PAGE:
New Methods and Resources (II)

Categories: methods
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Published on: February 12, 2013

As promised, here’s part two of my selection of recently published plant methods and resources.

Nisar et al. (2012; Plant Methods 8:50) present a method for easy inflorescence stem grafting in Arabidopsis. I can’t vouch for its ease, but the typical clear Plant Methods format provides plenty of description and comprehensive materials and methods section as well as a step-by-step guide to their customised wedge-cleft grafting technique. The authors even provide a table of technical tricks for each step in the protocol.

Abraham and Elbaum (2012; New Phyt. 197:1012-9) present a method of quantifying microfibril angle in secondary cell walls. The method is technical enough only to be of interest to researchers who need to know the angle of secondary cell wall microfibrils – this is not a look-see ‘Friday afternoon experiment,’ as my old supervisor used to say. To get a full picture, scanning electron microscopy, small-angle X-ray scattering, raman microspectroscopy should all be used in addition to the new technique, which is based on customised polarized light microscopy and LC-PolScope, an imaging software.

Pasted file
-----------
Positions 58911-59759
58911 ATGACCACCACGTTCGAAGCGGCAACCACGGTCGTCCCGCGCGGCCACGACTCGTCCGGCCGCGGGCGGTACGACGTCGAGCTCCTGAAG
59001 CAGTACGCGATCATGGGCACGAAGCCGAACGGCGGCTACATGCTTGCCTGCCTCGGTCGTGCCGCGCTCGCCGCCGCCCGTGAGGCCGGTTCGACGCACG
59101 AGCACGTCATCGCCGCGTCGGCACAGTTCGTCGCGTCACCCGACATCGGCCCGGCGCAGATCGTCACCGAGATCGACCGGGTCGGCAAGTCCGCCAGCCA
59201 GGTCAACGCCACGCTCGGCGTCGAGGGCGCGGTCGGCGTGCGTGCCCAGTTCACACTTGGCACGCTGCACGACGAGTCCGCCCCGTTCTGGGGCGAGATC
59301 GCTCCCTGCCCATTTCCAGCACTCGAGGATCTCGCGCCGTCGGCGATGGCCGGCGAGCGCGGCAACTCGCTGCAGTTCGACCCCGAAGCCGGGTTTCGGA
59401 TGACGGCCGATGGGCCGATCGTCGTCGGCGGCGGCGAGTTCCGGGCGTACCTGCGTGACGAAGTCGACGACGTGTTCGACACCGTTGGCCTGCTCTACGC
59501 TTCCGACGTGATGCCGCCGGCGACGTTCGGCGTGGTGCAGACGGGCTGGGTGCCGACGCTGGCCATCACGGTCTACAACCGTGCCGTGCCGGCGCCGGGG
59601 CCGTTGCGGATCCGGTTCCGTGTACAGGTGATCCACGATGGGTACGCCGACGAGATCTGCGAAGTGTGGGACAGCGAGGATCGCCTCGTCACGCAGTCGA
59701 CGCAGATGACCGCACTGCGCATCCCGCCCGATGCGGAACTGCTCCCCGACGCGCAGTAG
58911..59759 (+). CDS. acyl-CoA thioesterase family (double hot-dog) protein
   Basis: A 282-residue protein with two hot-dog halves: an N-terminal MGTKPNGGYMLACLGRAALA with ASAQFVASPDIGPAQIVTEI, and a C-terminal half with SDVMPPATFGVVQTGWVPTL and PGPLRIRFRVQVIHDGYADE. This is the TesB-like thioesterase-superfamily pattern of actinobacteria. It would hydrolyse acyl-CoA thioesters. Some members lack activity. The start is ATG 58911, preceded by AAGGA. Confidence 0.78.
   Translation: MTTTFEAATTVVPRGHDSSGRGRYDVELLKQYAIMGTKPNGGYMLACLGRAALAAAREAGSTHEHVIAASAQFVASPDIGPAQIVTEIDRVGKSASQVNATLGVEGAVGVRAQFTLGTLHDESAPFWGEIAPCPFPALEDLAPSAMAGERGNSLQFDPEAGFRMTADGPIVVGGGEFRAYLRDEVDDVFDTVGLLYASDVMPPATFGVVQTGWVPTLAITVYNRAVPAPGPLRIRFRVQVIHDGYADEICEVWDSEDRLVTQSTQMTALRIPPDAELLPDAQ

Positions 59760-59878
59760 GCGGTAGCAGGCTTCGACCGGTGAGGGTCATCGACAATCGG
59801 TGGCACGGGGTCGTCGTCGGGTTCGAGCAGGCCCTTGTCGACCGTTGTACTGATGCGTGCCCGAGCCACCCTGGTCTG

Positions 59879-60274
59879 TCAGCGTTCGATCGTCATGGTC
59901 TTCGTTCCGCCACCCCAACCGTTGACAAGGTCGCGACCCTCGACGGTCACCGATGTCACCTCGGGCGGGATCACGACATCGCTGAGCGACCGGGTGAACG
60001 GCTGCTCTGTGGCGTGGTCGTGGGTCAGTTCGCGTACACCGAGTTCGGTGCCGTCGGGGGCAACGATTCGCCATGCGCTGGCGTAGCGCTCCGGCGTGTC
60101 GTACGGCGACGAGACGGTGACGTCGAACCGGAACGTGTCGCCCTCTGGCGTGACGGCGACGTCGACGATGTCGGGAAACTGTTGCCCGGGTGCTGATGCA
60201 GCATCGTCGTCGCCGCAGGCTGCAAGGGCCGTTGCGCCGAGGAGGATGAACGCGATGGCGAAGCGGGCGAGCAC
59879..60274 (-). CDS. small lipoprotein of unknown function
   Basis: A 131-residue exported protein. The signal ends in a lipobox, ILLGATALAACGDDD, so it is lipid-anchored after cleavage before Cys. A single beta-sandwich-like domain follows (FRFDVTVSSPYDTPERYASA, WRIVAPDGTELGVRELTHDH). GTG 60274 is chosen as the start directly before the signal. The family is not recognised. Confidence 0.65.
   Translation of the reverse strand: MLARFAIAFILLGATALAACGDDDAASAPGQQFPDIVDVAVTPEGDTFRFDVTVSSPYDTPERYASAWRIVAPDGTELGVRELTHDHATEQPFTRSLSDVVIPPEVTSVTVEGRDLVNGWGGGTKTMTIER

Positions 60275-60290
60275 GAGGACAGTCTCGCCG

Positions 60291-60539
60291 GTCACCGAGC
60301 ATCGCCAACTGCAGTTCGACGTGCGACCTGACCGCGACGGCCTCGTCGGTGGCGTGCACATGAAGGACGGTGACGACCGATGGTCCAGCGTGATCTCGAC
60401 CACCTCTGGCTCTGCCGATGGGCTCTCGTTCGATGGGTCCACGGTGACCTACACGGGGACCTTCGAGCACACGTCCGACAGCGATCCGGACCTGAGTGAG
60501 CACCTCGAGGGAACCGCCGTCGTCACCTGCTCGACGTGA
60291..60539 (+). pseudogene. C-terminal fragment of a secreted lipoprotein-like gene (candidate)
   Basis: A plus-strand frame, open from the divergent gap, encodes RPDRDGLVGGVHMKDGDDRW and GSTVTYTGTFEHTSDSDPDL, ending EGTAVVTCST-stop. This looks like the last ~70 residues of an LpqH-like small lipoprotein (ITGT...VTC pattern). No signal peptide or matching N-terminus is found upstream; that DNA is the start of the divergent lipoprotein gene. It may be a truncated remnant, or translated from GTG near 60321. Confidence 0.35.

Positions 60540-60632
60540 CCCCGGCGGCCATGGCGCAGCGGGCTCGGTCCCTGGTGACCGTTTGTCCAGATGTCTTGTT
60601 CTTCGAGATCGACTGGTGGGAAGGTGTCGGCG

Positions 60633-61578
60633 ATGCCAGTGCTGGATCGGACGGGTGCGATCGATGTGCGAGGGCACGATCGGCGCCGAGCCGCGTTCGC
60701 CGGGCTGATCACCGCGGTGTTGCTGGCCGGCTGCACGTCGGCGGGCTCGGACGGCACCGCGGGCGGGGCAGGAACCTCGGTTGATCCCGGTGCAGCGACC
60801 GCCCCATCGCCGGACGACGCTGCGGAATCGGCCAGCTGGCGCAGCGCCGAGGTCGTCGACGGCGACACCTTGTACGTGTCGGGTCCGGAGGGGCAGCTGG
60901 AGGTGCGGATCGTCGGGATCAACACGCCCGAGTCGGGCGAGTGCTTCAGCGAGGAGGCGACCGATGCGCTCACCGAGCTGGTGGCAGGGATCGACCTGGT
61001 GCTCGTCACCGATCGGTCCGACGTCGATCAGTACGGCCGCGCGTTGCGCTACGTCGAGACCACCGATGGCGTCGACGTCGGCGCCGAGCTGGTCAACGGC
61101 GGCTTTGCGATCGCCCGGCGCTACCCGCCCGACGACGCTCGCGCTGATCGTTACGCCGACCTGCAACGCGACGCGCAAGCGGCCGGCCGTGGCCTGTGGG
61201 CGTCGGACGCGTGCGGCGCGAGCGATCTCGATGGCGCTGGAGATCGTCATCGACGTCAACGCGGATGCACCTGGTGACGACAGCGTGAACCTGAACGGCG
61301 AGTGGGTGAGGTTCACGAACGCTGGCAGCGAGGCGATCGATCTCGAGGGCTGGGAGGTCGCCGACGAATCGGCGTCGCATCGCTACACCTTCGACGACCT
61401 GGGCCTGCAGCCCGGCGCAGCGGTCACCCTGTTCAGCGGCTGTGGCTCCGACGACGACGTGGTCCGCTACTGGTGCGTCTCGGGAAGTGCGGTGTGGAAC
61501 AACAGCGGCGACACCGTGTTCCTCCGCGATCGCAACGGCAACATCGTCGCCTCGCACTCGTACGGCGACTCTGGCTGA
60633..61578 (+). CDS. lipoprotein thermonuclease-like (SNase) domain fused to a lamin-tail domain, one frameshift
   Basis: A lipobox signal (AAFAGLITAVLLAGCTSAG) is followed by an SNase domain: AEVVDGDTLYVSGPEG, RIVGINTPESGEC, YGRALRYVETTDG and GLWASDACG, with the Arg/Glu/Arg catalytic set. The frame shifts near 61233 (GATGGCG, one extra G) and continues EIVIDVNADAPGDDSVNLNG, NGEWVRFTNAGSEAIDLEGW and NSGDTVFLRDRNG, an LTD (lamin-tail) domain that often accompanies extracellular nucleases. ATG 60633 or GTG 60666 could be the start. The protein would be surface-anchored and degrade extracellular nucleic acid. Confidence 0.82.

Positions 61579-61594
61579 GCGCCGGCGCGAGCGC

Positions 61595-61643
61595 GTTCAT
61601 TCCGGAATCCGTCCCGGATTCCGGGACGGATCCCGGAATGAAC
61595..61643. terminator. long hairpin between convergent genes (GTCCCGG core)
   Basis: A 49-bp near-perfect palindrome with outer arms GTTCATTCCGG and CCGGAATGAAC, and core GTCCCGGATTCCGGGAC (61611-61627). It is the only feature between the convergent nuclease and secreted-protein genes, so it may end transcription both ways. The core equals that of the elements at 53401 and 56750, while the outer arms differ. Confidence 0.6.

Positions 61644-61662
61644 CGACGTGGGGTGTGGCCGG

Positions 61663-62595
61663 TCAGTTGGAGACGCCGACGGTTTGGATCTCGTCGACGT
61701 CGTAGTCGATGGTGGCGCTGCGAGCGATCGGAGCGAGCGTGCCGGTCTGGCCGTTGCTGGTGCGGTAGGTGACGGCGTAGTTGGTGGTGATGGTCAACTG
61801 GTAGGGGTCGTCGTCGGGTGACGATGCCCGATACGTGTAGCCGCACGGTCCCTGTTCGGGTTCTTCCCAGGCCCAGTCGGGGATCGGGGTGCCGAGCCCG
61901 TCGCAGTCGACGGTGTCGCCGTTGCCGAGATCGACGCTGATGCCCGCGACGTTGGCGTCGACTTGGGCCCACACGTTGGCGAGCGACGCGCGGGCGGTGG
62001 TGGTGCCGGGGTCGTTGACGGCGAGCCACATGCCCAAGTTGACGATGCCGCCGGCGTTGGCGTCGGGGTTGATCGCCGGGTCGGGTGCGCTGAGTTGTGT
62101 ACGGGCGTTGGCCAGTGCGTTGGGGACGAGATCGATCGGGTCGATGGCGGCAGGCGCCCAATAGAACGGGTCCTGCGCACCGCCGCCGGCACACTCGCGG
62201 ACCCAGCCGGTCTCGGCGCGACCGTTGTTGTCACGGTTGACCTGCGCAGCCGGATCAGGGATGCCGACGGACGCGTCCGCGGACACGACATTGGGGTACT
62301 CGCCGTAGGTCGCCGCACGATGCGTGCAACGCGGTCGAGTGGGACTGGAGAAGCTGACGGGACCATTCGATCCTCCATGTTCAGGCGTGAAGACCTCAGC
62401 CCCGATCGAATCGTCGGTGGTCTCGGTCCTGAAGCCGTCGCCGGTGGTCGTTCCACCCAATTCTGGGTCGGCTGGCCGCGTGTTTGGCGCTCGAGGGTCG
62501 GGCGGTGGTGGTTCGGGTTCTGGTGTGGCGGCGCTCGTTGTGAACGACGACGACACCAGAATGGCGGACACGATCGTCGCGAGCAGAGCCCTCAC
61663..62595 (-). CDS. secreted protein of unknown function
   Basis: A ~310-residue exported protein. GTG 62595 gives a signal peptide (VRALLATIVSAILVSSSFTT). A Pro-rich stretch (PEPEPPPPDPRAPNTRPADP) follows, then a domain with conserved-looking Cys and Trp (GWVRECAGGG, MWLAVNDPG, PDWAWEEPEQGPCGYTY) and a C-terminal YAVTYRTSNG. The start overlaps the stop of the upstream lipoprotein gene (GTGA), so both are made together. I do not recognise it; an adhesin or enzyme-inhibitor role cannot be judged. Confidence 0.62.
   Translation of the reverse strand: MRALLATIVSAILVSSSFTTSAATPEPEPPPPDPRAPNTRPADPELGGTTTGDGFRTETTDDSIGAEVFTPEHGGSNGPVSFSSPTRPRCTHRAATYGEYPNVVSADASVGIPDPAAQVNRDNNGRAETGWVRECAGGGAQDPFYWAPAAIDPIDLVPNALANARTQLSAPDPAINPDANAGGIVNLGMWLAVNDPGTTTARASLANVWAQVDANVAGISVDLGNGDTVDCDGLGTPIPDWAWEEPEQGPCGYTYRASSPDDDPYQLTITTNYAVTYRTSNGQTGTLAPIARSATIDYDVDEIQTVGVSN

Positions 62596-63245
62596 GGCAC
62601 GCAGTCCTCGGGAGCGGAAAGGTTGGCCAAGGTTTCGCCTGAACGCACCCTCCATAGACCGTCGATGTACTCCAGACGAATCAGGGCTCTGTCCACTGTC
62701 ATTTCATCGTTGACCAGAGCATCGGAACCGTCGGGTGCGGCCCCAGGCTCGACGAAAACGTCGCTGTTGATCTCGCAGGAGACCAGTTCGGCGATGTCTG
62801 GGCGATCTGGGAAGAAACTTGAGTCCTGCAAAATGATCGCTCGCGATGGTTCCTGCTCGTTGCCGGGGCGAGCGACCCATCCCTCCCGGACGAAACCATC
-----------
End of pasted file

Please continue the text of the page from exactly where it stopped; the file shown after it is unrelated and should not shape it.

Cui et al. (2013; Plant Phys. 161: 36-47) demonstrate that the Tnt1 retrotransposon is a powerful tool for functional genomes in soybean. 62% of insertions from Agrobacterium-mediated transformations using a Tnt1 vector were into annotated genes, indicating the Tnt1 element preferentially inserts into protein-coding regions.  Multiple insertions occurred per transformation, and the transposons did not jump under normal growth conditions. The authors obtained the Tnt1 transposon from plasmid pHLV4909, which contains the entire sequence, and cloned it into the binary vector pZY101 for the transformations.

Nanoscale plant cell wall architecture

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Published on: December 6, 2012

Highlighted article: Shi-You Ding, Yu-San Liu, Yining Zeng, Michael E. Himmel, John O. Baker, Edward A. Bayer (2012) How Does Plant Cell Wall Nanoscale Architecture Correlate with Enzymatic Digestibility? Science 23:1055-1060

cell walls stained with phloroglucinol, which stains lignin (not from paper)

I spent three years trying to uncover the various mysteries of plant cell wall architecture without ever considering using an imaging approach. Admittedly, I was a PhD student in a molecular biology group and the necessary microscopy equipment was not exactly under my nose, but Ding et al. (paper published in November’s issue of Science) make such good use of imaging for cell wall research, I am kicking myself for not being as inventive Shi-You Ding and his group at NREL in Colorado, USA.

The paper describes the use of bright-field microscopy, confocal laser scanning microscopy, two-colour stimulated Raman scattering microscopy, and atomic force microscopy to look at the structure of primary and secondary cell walls. The authors were able to follow degradation by bacterial cellulosomes and fungal cellulases of cell walls that were untreated or stripped of lignin.